Being proactive about health care can save money, lives

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For many people, a trip to a doctor’s office is a last resort, an appointment to schedule only when something is obviously wrong. And that tendency has been exacerbated by the pandemic, as people avoided leaving home and some facilities stopped offering elective surgeries.
But regular health screenings can reduce the risk of serious illness and death by identifying issues for early intervention.

“Americans tend to be reactive when it comes to health care, instead of being proactive and getting in front of potential issues,” says Timothy Law Sr., D.O., MBA, vice president and executive medical director, Clinical Services at Highmark Blue Cross Blue Shield. “People are generally afraid to use insurance because their rates will increase, but health insurance has built-in checks; insurers want you to take advantage of preventive services, often at no cost to yourself, to identify underlying issues before they become a major health crisis.”

Smart Business spoke with Law about the importance of preventive health screenings and why you should take advantage of the benefits offered by your insurance plan.

Why is preventive care important?

You may feel fine but have an underlying condition with no symptoms. If you have an injury or an illness like strep throat, you know you are sick, you take medicine and you feel better. But with high blood pressure, for example, you may not have any symptoms. Identifying and treating that condition can prevent the damage it can do over the years; it’s a very treatable thing.

Preventive screenings look under the surface to identify and treat problems before they advance. Screenings also establish a baseline. If you don’t know what your normal is, you don’t know what’s changed. If someone has a heart rate of 40 beats per minute, that could be a concern, but if they’ve had that for 40 years, that could be their normal. Everyone is different and you need to know where you started.

How can employers encourage screenings, and how does doing so benefit them?

It’s all about communication and education. If an employer offers a great program that includes annual wellness checks, mammography, cancer screenings, etc., and you don’t let people know, it doesn’t do any good to have it.

If you have a newsletter, send out information about getting wellness exams. Offer incentives. For example, an employer can create an online form for employees to check off screenings, and if they check all the boxes, they can get lower premiums the following year. Smaller employers can offer a day off or other perks to encourage screenings.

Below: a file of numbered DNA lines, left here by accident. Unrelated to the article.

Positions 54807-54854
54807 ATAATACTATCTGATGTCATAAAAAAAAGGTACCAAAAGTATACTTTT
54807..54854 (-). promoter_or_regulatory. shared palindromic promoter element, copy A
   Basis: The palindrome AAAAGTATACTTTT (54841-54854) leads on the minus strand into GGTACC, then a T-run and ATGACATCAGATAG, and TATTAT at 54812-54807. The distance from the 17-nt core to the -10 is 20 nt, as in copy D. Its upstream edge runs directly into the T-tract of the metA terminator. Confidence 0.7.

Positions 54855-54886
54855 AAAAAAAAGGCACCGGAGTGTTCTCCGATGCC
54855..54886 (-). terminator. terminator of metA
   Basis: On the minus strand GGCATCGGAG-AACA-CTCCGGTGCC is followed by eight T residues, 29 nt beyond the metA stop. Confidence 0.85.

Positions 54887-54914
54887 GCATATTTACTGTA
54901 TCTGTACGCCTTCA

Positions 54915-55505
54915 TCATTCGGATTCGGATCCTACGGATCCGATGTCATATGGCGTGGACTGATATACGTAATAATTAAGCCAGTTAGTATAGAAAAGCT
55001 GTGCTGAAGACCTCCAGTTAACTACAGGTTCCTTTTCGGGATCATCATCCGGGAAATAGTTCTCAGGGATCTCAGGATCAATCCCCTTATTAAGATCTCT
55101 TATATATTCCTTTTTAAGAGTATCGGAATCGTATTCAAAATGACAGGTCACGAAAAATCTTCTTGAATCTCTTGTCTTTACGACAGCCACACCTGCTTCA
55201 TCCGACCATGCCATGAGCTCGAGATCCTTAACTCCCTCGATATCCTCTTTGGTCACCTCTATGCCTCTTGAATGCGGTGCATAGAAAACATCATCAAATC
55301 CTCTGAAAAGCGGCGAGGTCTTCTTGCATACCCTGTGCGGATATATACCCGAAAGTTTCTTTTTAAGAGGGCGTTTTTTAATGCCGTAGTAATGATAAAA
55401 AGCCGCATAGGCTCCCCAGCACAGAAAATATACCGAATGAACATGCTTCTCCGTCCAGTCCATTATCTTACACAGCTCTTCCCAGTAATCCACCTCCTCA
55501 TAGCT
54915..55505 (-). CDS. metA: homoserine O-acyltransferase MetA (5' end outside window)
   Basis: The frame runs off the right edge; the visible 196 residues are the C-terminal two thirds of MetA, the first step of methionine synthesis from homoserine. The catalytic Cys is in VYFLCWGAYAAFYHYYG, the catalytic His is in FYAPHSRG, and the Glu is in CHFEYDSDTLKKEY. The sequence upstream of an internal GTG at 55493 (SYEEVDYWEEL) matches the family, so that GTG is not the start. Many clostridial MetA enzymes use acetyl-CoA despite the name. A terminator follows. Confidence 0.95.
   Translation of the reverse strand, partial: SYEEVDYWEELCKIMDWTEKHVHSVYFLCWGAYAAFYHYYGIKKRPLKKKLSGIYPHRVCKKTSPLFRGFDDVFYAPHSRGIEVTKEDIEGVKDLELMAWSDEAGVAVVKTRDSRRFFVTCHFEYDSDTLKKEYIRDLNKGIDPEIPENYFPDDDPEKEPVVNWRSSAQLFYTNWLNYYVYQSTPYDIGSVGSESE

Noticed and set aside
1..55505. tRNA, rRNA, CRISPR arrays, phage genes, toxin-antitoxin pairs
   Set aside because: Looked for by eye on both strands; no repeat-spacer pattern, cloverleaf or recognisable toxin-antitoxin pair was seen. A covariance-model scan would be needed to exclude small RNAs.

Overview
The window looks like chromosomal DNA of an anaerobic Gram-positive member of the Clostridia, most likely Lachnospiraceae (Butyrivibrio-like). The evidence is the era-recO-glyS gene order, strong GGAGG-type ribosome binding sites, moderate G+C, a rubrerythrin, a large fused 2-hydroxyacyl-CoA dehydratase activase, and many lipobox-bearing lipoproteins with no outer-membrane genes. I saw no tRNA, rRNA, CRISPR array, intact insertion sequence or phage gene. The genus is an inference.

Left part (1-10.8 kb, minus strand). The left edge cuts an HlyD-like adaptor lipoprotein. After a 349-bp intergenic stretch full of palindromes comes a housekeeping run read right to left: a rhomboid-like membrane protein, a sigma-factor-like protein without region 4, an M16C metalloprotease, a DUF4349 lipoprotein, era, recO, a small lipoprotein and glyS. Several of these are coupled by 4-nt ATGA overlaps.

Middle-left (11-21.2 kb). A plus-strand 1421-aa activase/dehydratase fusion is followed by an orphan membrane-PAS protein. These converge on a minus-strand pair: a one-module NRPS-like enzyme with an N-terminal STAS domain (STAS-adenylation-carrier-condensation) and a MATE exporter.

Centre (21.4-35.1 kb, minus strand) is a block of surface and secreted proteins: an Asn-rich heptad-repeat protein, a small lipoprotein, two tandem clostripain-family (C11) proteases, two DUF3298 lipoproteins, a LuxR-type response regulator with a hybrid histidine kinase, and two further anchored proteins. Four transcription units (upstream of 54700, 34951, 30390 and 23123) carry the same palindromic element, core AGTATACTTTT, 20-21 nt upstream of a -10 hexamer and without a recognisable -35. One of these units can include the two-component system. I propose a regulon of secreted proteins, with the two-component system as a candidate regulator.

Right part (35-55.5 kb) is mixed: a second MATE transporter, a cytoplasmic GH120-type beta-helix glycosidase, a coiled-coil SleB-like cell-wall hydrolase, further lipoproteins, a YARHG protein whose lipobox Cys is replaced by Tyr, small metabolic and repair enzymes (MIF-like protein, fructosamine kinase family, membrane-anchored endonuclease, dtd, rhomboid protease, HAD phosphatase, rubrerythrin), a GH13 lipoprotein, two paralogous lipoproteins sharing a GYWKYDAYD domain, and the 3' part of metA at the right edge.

Keeping employees healthy keeps them out of the hospital and with their families. And that benefits employers, as well. You’re going to pay more if your employee has a catastrophic illness, and a healthier workforce means fewer missed workdays. It’s a win for both sides.

How can virtual visits play a role in staying healthy?

Much of what is done in person can be done virtually. The physician needs height and weight, which the patient can provide, and home blood pressure machines are common. Then the physician moves through the rest of the exam, screening for depression, asking questions and scheduling procedures. Telehealth is a good alternative for those who can’t get to an office and increases participation if they are able to do an appointment over the phone.

During the pandemic, we saw an 8,000 percent increase in virtual behavioral health appointments and a 3,000 percent increase in the physical medicine space, although that has decreased as people want to get back to in-person visits. And even though the pandemic caused a reduction in preventive screenings, people are now talking about them more. We don’t know where the world is going to be tomorrow, and people realize that if they put something off today, another event like the pandemic could keep them at home again.

Many preventive screenings are covered at zero cost to the patient. Get out of the mindset of being reactionary and be proactive by taking advantage of the services offered by your health insurance plan. ●

INSIGHTS Health Care is brought to you by Highmark Blue Cross Blue Shield

Timothy Law Sr

Vice president, executive medical director, Clinical Services
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